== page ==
There may not be purpose in the cold mechanistic world below the Humanity Horizon but in the world above the horizon there is purpose: kindness, consideration, goodness and happiness are all things we can aspire to and which make the world a better place. We know this to be true because we know that feeling are real, and ultimately it is our feelings that are important.

I don't know if this helps - it's just how I see it.




Sun Aug 03, 2003 4:18 am
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Post Re: Reductionism and Blank Slates
Quote:

And I have to say that I'm more inclined toward pre-determinism than I feel comfortable with. We are composed of chemicals. Chemicals react predictably. Is that not predetermined?

(sorry about the plain-text quote, but I seem to be having a problem with the Java this morning)

Although I myself have been quite comfortable with the fact that my life has no meaning for quite some time now, I can definitely understand that others might feel differently...I suggest you read Dennett's Freedom Evolves, since he defends the position that meaning and free will can arise in a deterministic universe. I don't find his arguments convincing, but you might.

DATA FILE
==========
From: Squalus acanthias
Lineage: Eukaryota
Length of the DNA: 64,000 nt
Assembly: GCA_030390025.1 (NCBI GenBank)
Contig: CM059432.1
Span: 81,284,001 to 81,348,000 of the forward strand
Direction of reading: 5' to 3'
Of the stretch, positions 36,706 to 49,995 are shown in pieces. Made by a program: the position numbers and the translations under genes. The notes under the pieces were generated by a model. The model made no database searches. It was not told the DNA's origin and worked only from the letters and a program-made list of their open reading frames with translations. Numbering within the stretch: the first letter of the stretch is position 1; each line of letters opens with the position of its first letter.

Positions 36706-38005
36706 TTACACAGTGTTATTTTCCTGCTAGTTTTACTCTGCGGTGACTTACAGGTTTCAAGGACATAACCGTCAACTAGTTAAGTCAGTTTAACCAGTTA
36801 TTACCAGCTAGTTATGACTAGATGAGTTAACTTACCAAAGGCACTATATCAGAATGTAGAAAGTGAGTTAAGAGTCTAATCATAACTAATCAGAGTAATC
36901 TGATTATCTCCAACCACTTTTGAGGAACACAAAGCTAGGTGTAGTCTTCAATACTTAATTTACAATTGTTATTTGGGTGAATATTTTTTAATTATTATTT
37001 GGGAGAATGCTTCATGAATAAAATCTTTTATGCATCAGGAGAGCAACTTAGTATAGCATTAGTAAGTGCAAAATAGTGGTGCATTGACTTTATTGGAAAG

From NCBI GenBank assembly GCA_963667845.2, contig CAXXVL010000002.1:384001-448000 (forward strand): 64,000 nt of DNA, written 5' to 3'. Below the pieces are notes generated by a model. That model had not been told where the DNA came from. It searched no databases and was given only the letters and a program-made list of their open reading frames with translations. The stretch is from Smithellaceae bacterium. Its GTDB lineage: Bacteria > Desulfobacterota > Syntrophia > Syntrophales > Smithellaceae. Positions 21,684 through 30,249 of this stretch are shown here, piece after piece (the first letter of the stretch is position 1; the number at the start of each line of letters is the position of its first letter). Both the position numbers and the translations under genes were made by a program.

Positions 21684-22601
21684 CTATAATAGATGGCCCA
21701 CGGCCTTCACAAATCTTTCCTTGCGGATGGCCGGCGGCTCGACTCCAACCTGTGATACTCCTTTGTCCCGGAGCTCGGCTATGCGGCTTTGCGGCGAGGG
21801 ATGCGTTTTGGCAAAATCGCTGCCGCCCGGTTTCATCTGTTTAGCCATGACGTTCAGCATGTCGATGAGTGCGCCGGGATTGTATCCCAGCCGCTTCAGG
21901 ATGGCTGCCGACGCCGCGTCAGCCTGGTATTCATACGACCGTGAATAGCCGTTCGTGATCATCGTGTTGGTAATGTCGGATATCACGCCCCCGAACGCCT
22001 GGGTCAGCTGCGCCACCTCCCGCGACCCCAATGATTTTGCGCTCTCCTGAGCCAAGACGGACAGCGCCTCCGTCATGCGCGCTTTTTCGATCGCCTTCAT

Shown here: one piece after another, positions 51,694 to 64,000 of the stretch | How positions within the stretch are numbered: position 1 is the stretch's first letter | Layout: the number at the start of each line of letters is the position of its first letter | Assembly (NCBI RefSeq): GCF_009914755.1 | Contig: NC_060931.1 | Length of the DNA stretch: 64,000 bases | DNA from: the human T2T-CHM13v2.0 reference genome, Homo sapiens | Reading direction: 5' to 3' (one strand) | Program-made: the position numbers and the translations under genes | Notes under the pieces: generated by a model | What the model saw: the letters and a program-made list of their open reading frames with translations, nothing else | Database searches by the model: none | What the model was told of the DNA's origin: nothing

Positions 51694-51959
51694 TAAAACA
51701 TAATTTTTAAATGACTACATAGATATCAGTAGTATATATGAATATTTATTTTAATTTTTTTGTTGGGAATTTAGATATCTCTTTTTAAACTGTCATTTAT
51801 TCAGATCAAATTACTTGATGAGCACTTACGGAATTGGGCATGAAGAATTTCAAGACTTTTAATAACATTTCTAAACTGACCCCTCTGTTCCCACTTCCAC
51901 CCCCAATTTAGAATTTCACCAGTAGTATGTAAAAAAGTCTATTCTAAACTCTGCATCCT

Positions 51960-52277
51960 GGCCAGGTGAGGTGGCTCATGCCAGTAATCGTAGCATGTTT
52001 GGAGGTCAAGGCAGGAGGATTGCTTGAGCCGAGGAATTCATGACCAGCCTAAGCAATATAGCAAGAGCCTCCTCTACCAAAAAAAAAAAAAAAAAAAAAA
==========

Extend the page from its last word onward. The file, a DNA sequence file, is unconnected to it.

Louis




Sun Aug 03, 2003 11:13 am
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Post Re: Reductionism and Blank Slates
arcAngle
Quote:
And I have to say that I'm more inclined toward pre-determinism than I feel comfortable with. We are composed of chemicals. Chemicals react predictably. Is that not predetermined?
No.

The thing is, determinism should not be confused with predictability. Humes' Fork: Either everything is determined, in which case we are not responsible for our actions, or everything is random, in which case we are not responsible for our actions. The fallacy of "nature/nurture" is this: Environment affects genes, sometimes in predictable and sometimes in unpredictable ways; genes affect environment, likewise. The system is both open (in that the external environment is an input) and circular, in that each element affect the elements that affect it.

We feel like we have free will. The underlying system is deterministic but chaotic, and not predictable. The result is that experience confirms our feeling that there is a "me" deciding. Is it illusion? In some sense, it seems it has to be; but yet, it is just as real as love, hate, and every emotion that we feel, all likely evolved because they enhance survival. So I say, when you feel like you're in love, accept it as real; when you feel like you are free to decide, accept it as real. It is how our genes want us to live and it works both subjectively and objectively.

* In the interest of avoiding plagiarism: Most of these ideas are borrowed from Matt Ridley


Science is neither a philosophy nor a belief system. It is a combination of mental operations that has become increasingly the habit of educated peoples, a culture of illuminations hit upon by a fortunate turn of history that yielded the most effective way of learning about the real world ever conceived. E.O.Wilson




Sun Aug 03, 2003 12:30 pm